Readers’ wildlife photos

As I’m traveling, I’ll post pictures that have arrived in the last several days. And, of course, those come from our prolific and talented contributor Stephen Barnard of Idaho:

I believe this is an Alligator Snapping Turtle (Macrochelys temminckii). I could be wrong, but it looks different from the common snappers I’ve seen. Photographed in Florida.


Cinnamon Teal (Anas cyanoptera) in sunset light.


Read-tailed Hawk (Buteo jamaicensis) chicks. Mama wasn’t happy to see me hanging around.



Also, Desi (Haliaeetus leucocephalus) taking off from the nest to chase some ravens.



  1. Posted June 6, 2016 at 7:45 am | Permalink

    Nice photos! It looks like the easiest way to differentiate between an alligator snapper and a common snapper is that the alligator snapper has the big points on it’s (back) shell, in the middle of each plate, while the common snapper has a relatively smooth shell.

  2. HaggisForBrains
    Posted June 6, 2016 at 7:55 am | Permalink

    The turtle looks like it’s being eaten by a shark, tail first.

  3. John
    Posted June 6, 2016 at 7:56 am | Permalink

    The snapper has evolved to look like it’s head is a big turd coming out of its back end. An interesting defensive strategy. Not good with the ladies though.

    • John
      Posted June 6, 2016 at 1:08 pm | Permalink

      Argh, “its”

  4. Stephen Barnard
    Posted June 6, 2016 at 8:23 am | Permalink

    The Red-tailed in the fourth photo is an exceptionally dark “dark morph”. I’ve never seen another one even close to that dark.

    • Posted June 6, 2016 at 8:27 am | Permalink

      Yes, I was going tom comment on that too. Far and away the darkest redtail I’ve seen (in a photo — or in life).

  5. David Campbell
    Posted June 6, 2016 at 8:29 am | Permalink

    Eastern snapping turtle. Head shape and beak shape are wrong for the alligator snapping turtle and it lacks the barbels under the chin that would indicate the no longer recognized Florida snapping turtle subspecies. Alligator snappers have a much longer, more slender beak on the upper jaw and a broader head. Except for the lack of barbels it looks exactly like the one in my classroom. Nice photograph. Where in Florida did you take it?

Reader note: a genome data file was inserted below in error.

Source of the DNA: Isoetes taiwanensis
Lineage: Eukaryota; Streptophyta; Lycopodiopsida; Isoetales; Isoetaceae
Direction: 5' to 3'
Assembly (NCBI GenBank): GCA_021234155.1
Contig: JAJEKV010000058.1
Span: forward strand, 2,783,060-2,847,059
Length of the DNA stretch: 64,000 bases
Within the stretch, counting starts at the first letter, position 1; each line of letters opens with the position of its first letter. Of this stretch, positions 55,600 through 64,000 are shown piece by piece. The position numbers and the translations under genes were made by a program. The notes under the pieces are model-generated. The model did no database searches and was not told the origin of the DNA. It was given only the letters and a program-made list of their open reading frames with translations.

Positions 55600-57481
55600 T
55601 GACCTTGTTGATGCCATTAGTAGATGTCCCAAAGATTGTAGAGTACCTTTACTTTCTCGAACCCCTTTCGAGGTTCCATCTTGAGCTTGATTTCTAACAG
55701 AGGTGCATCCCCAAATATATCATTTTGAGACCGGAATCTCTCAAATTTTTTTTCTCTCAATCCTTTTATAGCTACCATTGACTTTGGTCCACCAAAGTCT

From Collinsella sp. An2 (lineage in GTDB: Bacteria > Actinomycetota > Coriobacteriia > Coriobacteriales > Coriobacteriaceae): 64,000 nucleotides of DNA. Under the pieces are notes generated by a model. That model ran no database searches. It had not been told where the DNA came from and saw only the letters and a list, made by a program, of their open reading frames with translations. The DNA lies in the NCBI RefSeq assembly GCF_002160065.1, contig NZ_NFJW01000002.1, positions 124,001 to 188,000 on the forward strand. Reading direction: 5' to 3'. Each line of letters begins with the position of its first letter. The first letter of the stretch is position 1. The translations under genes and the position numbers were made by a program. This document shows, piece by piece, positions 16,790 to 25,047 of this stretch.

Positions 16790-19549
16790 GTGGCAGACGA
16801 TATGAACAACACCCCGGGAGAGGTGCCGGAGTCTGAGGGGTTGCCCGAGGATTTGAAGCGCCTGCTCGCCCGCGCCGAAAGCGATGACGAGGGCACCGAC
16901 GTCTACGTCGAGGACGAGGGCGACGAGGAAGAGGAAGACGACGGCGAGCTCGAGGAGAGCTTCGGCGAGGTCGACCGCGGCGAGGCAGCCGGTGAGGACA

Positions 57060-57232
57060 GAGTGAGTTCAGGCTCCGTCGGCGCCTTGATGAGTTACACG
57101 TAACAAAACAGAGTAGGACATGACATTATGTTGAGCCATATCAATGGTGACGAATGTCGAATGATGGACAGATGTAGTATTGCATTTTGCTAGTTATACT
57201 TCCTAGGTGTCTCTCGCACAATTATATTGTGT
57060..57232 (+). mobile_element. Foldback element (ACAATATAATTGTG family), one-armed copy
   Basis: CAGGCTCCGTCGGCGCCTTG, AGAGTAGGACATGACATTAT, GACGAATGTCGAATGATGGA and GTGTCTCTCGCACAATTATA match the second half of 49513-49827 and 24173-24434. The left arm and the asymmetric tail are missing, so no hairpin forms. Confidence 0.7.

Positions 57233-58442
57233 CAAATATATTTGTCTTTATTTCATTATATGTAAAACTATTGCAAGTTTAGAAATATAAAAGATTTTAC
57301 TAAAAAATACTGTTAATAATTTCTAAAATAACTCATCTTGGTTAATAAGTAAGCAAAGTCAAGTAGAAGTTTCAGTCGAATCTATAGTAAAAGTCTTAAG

• Stephen Barnard
      Posted June 6, 2016 at 8:44 am | Permalink

      St. Marks River Preserve State Park near Tallahassee.

  6. Posted June 6, 2016 at 9:52 am | Permalink

    Tallahassee is within the range of both the regular snapper (Chelydra serpentina) and the alligator snapper (Macroclemys temminckii), but its definitely a regular snapper. Tallahassee is also about where the ranges of the Florida (C. s. osceola) and common (C. s. s.) subspecies meet, and while it indeed has no chin barbels, the neck tubercles (most of which are not visible due to the retracted head) seem a bit long and sort of osceola-ish. (This was supposed to go with Davd Campbell’s comment.)

  7. Posted June 6, 2016 at 11:21 am | Permalink

    Stunning photos….

  8. Colin
    Posted June 6, 2016 at 11:31 am | Permalink

    How do we submit photos for this feature? Jerry often mentions receiving emails from readers, but I can’t find an email address anywhere on the site.

    • Posted June 6, 2016 at 1:43 pm | Permalink

      Google Jerry’s name and you will find his email easily. Email them to him. (I’m sure he would appreciate resizing the images, so they aren’t multiple megabytes each — just to save his inbox.)

  9. Ken Kukec
    Posted June 6, 2016 at 1:09 pm | Permalink

    “I believe this is an Alligator Snapping Turtle (Macrochelys temminckii).”

    Pffft! That’s senate Republican leader Mitch McConnell.

%d bloggers like this: